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Questions and answers about traffic calming.

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What is traffic calming?

The City is experiencing growth in traffic volume as its population continues to increase. Many residents are expressing concern about the increase in speeding and cut-through traffic on local residential streets. The Institute of Transportation Engineers (ITE) defines traffic calming as “the combination of mainly physical measures that reduce the negative effects of motor vehicle use, alter driver behavior, and improve conditions for nonmotorized street users.” In response to the public’s concern for the safety and livability of their neighborhoods, the City has developed this policy manual as a guide for implementing neighborhood traffic calming projects in the City of Albuquerque.

What are the program’s goals and objectives?

The goals of the NTMP are to address neighborhood traffic safety, preserve neighborhood character and livability, and engage residents through neighborhood involvement. The program will identify improvements that meet these goals through a collective understanding among the residents and City staff of neighborhood traffic issues and concerns, as well as potential solutions. Primary goals and objectives of the program include:

  • Improve Neighborhood Traffic Safety. Excessive traffic speeds are a hazard to neighborhood safety and security. The first goal of this program is to help promote and maintain a safe and pleasant environment for residents, pedestrians, bicyclists, and motorists in the City’s neighborhoods.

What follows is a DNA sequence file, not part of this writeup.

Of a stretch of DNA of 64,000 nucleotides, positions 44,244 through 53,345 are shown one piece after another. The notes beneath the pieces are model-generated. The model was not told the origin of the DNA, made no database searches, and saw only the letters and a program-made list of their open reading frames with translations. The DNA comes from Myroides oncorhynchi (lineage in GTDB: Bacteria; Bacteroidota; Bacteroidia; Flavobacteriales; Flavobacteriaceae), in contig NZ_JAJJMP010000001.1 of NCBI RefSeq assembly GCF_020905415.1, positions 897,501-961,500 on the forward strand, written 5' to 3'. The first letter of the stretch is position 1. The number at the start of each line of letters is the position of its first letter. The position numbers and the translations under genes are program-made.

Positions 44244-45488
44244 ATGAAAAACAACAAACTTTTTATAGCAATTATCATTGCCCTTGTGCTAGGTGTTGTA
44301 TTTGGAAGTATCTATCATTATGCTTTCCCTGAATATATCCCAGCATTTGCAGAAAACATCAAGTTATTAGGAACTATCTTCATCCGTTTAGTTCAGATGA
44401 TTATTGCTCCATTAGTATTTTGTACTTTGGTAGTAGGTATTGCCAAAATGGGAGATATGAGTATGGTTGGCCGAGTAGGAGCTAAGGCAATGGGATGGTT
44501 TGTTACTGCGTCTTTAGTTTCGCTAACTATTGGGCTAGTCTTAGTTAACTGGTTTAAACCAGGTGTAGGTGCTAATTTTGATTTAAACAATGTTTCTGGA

• Preserve Neighborhood Character and Livability. Traffic management plays a vital role in the character and livability of neighborhoods. The measures presented in this manual are intended to reduce the negative effects that automobile use may have in residential areas and increase the livability of the City’s neighborhoods.
  • Increase Neighborhood Involvement. Through the decision-process phases outlined in this manual, residents can assess the various benefits and trade-offs of implementing projects within their own neighborhoods. Because the involvement of residents is a key component in managing neighborhood traffic, the NTMP is designed to encourage residents’ active participation in identifying traffic issues, developing practical solutions, and supporting the ultimate outcome. This policy manual encourages residents to become actively involved in the decision-making process by following the phases outlined to implement traffic calming measures.